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Down's syndrome: cost, quality and value of life

Alderson, P; (2001) Down's syndrome: cost, quality and value of life. Social Science & Medicine , 53 (5) pp. 627-638. 10.1016/S0277-9536(00)00365-8. Green open access

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Routine prenatal screening is based on the assumption that it is reasonable for prospective parents to choose to prevent a life with Down's syndrome. This paper questions whether Down's syndrome necessarily involves the costs, limitations and suffering which are assumed in the prenatal literature, and examines the lack of evidence about the value and quality of life with Down's syndrome. Tensions between the aims of prenatal screening policies to support women's personal choices, prevent distress, and reduce the suffering and costs of disability, versus the inadvertent effects of screening which can undermine these aims, are considered. Strengths and weaknesses in medically and socially based models of research about disability, and their validity and reliability are reviewed. From exploratory qualitative research with 40 adults who have congenital conditions which are tested for prenatally, interviews with five adults with Down's syndrome are reported. Interviewees discuss their relationships, education and employment, leisure interests, hopes, aspects of themselves and of society they would like to change, and their views on prenatal screening. They show how some people with Down's syndrome live creative, rewarding and fairly independent lives, and are not inevitably non-contributing dependents. Like the other 35 interviewees, they illustrate the importance of social supports, and their problems with excluding attitudes and barriers. Much more social research with people who have congenital conditions is required, if prenatal screening policies and counselling are to be evidence based.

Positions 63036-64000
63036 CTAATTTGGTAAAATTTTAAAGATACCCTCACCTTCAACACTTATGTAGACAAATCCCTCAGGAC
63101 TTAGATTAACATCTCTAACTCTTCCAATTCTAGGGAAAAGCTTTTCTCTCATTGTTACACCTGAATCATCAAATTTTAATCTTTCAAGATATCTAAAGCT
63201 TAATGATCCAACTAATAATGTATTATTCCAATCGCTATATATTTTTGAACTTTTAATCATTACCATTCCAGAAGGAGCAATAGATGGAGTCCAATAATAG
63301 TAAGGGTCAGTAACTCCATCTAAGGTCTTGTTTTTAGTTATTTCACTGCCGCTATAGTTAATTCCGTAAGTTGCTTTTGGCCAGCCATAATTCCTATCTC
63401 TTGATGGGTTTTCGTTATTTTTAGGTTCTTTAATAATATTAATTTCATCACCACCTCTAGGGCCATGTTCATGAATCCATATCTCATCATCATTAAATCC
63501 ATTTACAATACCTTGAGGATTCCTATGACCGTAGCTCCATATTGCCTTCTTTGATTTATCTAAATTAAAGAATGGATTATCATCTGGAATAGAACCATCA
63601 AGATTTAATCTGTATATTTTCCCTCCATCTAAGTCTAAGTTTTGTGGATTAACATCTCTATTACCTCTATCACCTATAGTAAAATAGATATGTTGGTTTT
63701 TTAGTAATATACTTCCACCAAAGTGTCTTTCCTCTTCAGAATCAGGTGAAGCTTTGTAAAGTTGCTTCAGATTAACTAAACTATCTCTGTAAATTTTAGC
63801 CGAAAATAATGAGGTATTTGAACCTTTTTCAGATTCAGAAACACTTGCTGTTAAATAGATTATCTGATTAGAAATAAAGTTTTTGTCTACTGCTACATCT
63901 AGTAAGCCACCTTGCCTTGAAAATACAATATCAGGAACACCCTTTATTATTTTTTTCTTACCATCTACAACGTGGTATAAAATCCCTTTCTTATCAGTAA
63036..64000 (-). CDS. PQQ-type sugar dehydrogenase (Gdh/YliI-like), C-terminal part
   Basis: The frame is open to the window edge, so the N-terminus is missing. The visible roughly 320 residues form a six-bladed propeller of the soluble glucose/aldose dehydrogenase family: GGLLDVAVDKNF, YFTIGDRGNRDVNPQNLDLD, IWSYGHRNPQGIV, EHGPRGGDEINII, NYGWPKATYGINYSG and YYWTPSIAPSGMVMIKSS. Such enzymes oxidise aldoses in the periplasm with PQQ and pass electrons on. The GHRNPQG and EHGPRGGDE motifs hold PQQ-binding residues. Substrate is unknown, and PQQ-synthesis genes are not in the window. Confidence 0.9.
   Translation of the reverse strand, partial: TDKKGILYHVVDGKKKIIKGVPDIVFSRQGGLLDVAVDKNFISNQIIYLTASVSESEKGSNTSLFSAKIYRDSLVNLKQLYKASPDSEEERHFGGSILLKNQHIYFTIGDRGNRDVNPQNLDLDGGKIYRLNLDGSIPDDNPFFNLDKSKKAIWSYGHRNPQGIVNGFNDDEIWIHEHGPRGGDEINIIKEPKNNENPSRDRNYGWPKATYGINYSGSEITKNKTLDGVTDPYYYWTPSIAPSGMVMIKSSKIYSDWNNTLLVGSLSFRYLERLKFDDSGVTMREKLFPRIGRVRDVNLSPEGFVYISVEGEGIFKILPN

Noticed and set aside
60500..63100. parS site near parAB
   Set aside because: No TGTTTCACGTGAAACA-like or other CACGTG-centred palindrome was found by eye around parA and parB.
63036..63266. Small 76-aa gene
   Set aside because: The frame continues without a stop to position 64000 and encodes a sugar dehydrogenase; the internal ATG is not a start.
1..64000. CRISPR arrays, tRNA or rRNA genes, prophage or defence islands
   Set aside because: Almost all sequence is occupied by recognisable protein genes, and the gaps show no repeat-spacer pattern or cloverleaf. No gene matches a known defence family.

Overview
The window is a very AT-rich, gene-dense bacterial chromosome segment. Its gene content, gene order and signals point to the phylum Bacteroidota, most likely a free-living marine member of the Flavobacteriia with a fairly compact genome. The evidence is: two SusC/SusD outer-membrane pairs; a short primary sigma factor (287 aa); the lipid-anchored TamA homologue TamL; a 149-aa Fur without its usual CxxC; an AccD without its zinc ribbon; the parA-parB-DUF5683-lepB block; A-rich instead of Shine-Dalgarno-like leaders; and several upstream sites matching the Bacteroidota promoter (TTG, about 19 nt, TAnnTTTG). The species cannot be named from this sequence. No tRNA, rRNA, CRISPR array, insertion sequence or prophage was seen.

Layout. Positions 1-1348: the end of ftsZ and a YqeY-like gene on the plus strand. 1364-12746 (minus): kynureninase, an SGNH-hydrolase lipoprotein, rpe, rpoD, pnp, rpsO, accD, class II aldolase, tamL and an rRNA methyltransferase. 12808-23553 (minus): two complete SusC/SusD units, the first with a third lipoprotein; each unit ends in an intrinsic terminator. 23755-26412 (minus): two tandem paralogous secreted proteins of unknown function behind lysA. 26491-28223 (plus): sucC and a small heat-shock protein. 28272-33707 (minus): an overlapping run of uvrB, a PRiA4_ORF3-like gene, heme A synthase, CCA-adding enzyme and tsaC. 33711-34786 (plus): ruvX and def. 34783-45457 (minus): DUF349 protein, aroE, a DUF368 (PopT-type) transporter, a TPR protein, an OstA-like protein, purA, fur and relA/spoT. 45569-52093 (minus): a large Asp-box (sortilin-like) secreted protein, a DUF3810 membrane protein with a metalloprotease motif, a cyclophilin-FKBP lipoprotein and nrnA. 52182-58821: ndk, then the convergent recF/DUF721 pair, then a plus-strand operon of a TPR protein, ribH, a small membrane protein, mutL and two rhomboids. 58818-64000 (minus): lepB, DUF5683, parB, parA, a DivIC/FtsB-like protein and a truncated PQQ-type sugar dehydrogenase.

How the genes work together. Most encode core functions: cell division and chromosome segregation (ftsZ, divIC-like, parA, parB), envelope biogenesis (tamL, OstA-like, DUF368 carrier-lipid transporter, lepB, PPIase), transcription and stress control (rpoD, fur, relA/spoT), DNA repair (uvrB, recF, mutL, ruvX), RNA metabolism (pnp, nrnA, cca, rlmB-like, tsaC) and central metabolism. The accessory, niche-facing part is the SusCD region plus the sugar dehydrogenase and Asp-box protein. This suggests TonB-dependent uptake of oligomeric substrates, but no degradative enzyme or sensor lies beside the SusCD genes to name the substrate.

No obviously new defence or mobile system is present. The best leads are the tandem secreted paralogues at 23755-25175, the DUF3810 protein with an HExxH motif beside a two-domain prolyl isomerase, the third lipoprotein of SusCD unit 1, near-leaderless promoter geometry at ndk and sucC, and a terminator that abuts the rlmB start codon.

Type: Article
Title: Down's syndrome: cost, quality and value of life
Location: England
Open access status: An open access version is available from UCL Discovery
DOI: 10.1016/S0277-9536(00)00365-8
Publisher version: https://doi.org/10.1016/S0277-9536(00)00365-8
Language: English
Additional information: This version is the author accepted manuscript. For information on re-use, please refer to the publisher’s terms and conditions.
Keywords: Empirical Approach, Professional Patient Relationship, Abortion, Eugenic, Adult, Anxiety, Attitude to Health, Cost of Illness, Down Syndrome, England, Female, Genetic Counseling, Humans, Interviews as Topic, Mentally Disabled Persons, Pregnancy, Prenatal Diagnosis, Quality of Life, Reproducibility of Results, Research Design, Stereotyping, Value of Life
UCL classification: UCL
UCL > Provost and Vice Provost Offices > School of Education
UCL > Provost and Vice Provost Offices > School of Education > UCL Institute of Education
UCL > Provost and Vice Provost Offices > School of Education > UCL Institute of Education > IOE - Social Research Institute
URI: https://discovery.ucl.ac.uk/id/eprint/1482041
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